In our workshops and presentations we sometimes talk about how "we are our children's inner voice." As parents we try hard to instill a sense of goodness, confidence and integrity to help guide our children throughout their lives to make thoughtful, positive decisions. We do this through our everyday role modeling and communication with them. When we talk to them about situations as they arise, we can discuss what happens when they make one decision verses the other. We hope that this will help teach them how to think through situations thus giving them powerful decision making skills. But what about the many hours of the day that our children are with other adults? What are our children's "inner voices" hearing and learning from them?
Times have definitely changed in the classroom environment as I feel most teachers today work hard to help build our children's self esteem. They walk a fine line between teaching, understanding learning styles and disciplining. The days of considering a strict teacher a good teacher are no longer. I can remember when I was a child having teachers that I was afraid to ask questions to because of fear of being ridiculed and put down. Or the teachers who clearly did not like student in the class and they made it apparent. Teaching has evolved to understanding the whole child which is an incredibly difficult job. I commend the many teachers who take it on because that understanding of MY children is what will guide them towards their strengths and help them gain confidence to believe that they can do whatever it is that they put their mind to doing. Their teachers also become our children's inner voice.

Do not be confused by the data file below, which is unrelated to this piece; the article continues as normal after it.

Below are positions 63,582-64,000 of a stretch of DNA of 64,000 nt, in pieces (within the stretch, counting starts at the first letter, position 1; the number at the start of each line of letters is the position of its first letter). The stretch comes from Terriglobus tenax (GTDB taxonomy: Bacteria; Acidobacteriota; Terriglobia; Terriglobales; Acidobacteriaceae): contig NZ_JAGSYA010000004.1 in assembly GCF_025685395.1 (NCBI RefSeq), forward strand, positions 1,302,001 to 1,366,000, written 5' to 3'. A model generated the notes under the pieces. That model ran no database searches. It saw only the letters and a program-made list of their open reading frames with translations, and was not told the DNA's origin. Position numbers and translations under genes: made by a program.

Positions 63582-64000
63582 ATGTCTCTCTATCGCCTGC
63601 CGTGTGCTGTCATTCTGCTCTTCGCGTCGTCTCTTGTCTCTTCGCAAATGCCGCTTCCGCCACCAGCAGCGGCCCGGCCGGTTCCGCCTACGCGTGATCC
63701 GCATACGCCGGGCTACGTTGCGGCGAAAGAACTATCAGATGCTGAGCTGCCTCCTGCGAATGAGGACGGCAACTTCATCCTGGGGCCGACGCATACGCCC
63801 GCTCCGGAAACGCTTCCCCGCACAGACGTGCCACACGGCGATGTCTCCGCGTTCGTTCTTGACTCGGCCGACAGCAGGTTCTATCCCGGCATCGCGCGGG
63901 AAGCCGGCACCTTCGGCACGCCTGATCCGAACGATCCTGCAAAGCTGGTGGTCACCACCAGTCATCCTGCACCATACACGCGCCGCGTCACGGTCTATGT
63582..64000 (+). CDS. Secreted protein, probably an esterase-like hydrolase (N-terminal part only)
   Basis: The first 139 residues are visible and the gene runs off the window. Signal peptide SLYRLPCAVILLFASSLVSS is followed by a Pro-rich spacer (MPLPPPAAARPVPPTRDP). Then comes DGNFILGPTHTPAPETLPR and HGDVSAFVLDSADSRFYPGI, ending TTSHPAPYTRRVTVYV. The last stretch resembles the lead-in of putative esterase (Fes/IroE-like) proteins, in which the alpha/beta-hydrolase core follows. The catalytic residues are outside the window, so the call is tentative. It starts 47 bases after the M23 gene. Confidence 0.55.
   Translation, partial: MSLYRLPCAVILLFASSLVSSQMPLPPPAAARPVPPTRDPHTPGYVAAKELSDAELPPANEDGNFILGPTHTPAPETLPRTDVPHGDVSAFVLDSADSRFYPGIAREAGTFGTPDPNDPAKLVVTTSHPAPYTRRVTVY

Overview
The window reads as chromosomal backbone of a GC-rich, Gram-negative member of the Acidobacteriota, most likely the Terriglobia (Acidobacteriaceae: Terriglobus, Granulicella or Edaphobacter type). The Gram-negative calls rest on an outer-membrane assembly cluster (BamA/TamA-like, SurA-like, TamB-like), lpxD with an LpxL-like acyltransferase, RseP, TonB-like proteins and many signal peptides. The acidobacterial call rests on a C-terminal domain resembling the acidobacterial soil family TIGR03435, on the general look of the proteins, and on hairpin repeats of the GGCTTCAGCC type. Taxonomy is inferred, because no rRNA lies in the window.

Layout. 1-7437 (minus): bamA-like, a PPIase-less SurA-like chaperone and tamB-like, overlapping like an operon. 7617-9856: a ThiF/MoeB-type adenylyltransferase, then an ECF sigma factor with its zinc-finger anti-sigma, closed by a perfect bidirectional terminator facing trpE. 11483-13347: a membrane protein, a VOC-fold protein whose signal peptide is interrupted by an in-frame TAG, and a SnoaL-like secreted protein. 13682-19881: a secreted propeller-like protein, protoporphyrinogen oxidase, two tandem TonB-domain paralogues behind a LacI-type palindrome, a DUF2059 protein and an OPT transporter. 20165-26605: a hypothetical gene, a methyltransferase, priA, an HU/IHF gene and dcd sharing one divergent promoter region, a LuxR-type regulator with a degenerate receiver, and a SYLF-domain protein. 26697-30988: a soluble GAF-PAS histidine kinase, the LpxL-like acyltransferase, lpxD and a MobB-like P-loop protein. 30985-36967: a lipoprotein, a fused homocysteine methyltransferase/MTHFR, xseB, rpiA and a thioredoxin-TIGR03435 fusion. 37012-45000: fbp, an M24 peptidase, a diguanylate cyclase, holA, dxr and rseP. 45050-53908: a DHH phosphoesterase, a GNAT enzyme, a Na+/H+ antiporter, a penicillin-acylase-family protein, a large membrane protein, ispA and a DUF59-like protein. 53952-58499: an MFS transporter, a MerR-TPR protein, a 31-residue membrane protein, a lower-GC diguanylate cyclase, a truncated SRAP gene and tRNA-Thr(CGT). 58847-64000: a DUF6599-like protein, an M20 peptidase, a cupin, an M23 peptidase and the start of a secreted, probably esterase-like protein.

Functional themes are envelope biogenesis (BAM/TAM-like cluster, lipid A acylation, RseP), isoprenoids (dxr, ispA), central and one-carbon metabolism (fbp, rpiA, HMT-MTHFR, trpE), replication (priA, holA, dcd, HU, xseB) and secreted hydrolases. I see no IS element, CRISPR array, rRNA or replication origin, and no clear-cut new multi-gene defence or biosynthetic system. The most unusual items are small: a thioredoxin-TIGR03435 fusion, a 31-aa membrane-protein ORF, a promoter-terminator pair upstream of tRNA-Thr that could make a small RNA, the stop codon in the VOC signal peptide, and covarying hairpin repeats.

One of the more questionable areas that our children must navigate is having coaches with many different styles. Children and adults respond differently to how a person speaks to them in any environment. For some reason though some of us tend to think that a coach who yells and berates is a right of passage. "It happened to me, it's going to happen to him." I realize that I am not a person who played sports at a high level but why is this attitude so pervasive in sports? Is it supposed to make them tough? Yes, some people are motivated by being yelled at but my guess is that most are not. We recently had a situation in which one of our kids and his team was yelled at and berated by their coach. As a mother, it was excruciating to watch. My child's body language was such that he clearly was terrified to make a mistake for fear of the coach's wrath. Some of the children on the team (yes, children- 10 and under) would rather not be put in the game because they would be yelled at by the coach. What do our children gain for this experience? What from this experience becomes their "inner voice?" Obviously this became a teaching moment for us to talk with our son about but at his young age why can we not just say "go have fun?" He is still at such a wonderful, naive age that he thinks that he will either go to the NBA or NFL but with a coach like he had, his belief in himself gets crushed and his love of the game becomes muddled with disdain for what he calls his "mean coach." Not to mention a happy, 10 year old's dream begins to die a bit.
We, personally, do not believe that our children should get a trophy for showing up and we are not helicopter parents. I do think though that it is important for our children to build positive self esteem at an early age to help them navigate circumstances and make good decisions as they grow up and throughout their lives. I want their "inner voice" to be loud and strong with confidence and integrity.
—Mary & Claire
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